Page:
Cuban Missile Crisis

Presentation / Essay (Pre-University), 2001

16 Pages, Grade: 12

Free online reading

I. Index

I. Introduction

II. Situation on Cuba before 1962

III. The fourteen days

IV. Soviet ambitions for missile deployment on Cuba

V. Estimation of Cuba’s threat

VI. Why did the crisis nearly escalate?

VII. How close was the war

VIII. Why would an escalation probably have led to a 3rd world war?

IX. Follow up

X. Our own Opinion-Conclusions

XI. Additional Information

XII. Sources

XIII. Judgement of sources

I. Introduction

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The Cuban Missile Crisis lasted from October 15th, 1962 to October the 28th, 1962. It is often described as the climax of the Cold War and almost brought the world to a third world war. In this report, we will first sum up the historical events of the fourteen days and then have a closer look at possible explanations.

II. Situation in Cuba before 1962

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Since Fidel Castro and Che Guevara organised a putsch and removed the old dictator Batista on Cuba by the year of 1957, the island in the Mexican gulf was ruled by a socialist system. Geographically seen this was the closest communist satellite to USA ever since.

The Soviet Union gained more and more influence in the isolated country and supported it.

The USA always wanted to remove the socialist system from Cuba (from their backyard, as some people said), but they were not sure how to do so. They had the ideas of an open invasion or covert operations.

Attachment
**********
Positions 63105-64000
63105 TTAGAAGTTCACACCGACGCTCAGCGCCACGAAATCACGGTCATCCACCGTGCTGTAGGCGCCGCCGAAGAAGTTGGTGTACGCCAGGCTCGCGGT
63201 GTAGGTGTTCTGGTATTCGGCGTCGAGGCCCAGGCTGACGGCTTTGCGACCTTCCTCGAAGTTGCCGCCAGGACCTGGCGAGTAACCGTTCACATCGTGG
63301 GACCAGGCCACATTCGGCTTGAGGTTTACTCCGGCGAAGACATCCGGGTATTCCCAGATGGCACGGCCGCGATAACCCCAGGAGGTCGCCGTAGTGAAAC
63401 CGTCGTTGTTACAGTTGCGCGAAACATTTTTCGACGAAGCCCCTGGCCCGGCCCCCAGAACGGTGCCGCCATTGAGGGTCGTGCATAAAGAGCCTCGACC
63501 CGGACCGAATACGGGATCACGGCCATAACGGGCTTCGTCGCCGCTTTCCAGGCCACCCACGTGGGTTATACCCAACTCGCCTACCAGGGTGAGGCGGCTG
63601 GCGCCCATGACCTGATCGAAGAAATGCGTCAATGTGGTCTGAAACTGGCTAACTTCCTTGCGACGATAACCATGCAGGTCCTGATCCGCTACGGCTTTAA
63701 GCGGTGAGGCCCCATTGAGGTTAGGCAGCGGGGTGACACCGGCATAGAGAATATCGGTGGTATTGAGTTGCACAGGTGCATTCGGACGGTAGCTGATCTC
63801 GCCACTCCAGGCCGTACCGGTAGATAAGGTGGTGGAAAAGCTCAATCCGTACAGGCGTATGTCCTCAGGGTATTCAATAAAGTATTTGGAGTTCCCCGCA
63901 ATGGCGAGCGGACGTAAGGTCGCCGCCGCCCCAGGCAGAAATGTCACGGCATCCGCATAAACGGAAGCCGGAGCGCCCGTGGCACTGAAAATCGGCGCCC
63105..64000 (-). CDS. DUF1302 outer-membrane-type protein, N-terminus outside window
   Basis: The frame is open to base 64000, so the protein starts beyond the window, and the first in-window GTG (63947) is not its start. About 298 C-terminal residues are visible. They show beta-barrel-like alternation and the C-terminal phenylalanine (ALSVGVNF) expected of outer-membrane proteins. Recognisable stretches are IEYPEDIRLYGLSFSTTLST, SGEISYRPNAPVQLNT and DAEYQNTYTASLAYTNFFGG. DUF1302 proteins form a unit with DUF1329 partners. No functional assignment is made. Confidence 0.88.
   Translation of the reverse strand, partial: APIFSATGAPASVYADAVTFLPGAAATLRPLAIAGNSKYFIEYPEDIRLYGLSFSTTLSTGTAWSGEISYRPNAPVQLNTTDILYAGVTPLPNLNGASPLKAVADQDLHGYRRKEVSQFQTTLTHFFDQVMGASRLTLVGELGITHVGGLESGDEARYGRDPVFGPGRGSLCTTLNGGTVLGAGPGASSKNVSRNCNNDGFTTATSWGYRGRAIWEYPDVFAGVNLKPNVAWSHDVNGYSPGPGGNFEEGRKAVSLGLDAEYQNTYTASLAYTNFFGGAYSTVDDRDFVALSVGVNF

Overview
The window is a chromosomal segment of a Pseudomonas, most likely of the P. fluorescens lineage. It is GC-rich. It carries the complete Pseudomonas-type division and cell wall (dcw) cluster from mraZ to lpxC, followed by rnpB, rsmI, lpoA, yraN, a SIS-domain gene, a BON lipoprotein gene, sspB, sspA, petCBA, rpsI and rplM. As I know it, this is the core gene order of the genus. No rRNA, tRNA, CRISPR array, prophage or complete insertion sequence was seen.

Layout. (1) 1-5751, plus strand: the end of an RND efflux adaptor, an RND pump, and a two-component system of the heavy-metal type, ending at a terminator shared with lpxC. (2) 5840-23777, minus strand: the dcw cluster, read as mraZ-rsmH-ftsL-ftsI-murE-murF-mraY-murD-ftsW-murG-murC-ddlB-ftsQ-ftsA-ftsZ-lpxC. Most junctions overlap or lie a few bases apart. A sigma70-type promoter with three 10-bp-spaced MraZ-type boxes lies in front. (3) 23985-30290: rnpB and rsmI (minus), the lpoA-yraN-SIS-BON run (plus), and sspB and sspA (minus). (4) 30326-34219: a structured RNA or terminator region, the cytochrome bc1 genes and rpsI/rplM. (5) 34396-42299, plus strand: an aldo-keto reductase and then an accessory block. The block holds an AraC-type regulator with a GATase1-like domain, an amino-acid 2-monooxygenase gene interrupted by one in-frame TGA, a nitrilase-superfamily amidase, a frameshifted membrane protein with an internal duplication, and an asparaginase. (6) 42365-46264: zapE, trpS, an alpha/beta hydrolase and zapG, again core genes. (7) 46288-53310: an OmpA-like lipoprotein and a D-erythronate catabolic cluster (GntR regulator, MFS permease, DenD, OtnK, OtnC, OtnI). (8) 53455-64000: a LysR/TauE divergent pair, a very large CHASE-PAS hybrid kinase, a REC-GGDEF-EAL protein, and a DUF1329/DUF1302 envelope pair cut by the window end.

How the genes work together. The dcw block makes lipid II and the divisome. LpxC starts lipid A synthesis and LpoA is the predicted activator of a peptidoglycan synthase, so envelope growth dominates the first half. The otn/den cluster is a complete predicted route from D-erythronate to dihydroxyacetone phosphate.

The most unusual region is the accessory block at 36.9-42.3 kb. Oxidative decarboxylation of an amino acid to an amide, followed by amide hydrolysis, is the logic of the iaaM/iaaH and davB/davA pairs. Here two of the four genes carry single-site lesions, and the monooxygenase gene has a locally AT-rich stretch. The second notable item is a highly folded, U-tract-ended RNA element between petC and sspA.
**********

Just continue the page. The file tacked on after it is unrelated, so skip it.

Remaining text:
However President Kennedy, who was elected president in 1961 (and assassinated in 1963), decided to make the CIA organise an invasion by exile Cubans on Cuba. The invasion was carried out on the 15 April 1961 at the “Bay of Pigs”. But the exile Cuban mercenaries were discovered early by the Cubans. Kennedy refused to give support by the Air-Force and so 1100 out of 1300 mercenaries were imprisoned.

It was discovered early that the Soviet Union supplied Cuba with defensive material, like radar or anti-aircraft missiles. President Kennedy warned the Soviet Union in September 1962 not to place offensive ground-to-ground-missiles on Cuba. The Premier of the Soviet Union at that time was Nikita Khrushchev, who was in office from 1958 up to 1964.

III. Fourteen Days

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15. October 1962

On a reconnaissance flight over Cuba, an U-21 aircraft took photos of the ground and discovered, that the Soviets had shipped some SS4(see III) middle range missiles onto the island. These had a range of about 1100 miles and were not completely installed yet.

16. October 1962

The next morning, the President was informed about the discovery. Instantly he arranged two meetings.

The first one was to have a look at the photos himself. For the second one, he hand- picked a group of trusted government officials, who are later referred to as the “EX- COMM” 2. They agreed on three major directions, how the conflict could be solved:

1. "The political course of action." Try to achieve a diplomatic victory over the Russians, so they would take their missiles back.
2. “Open surveillance" of the Russian offensive weapons entering Cuba combined with a blockade against new deliveries of missiles to the island.
3. "Military action directed against Cuba, starting with an air attack against the missiles," which would then be followed by an invasion.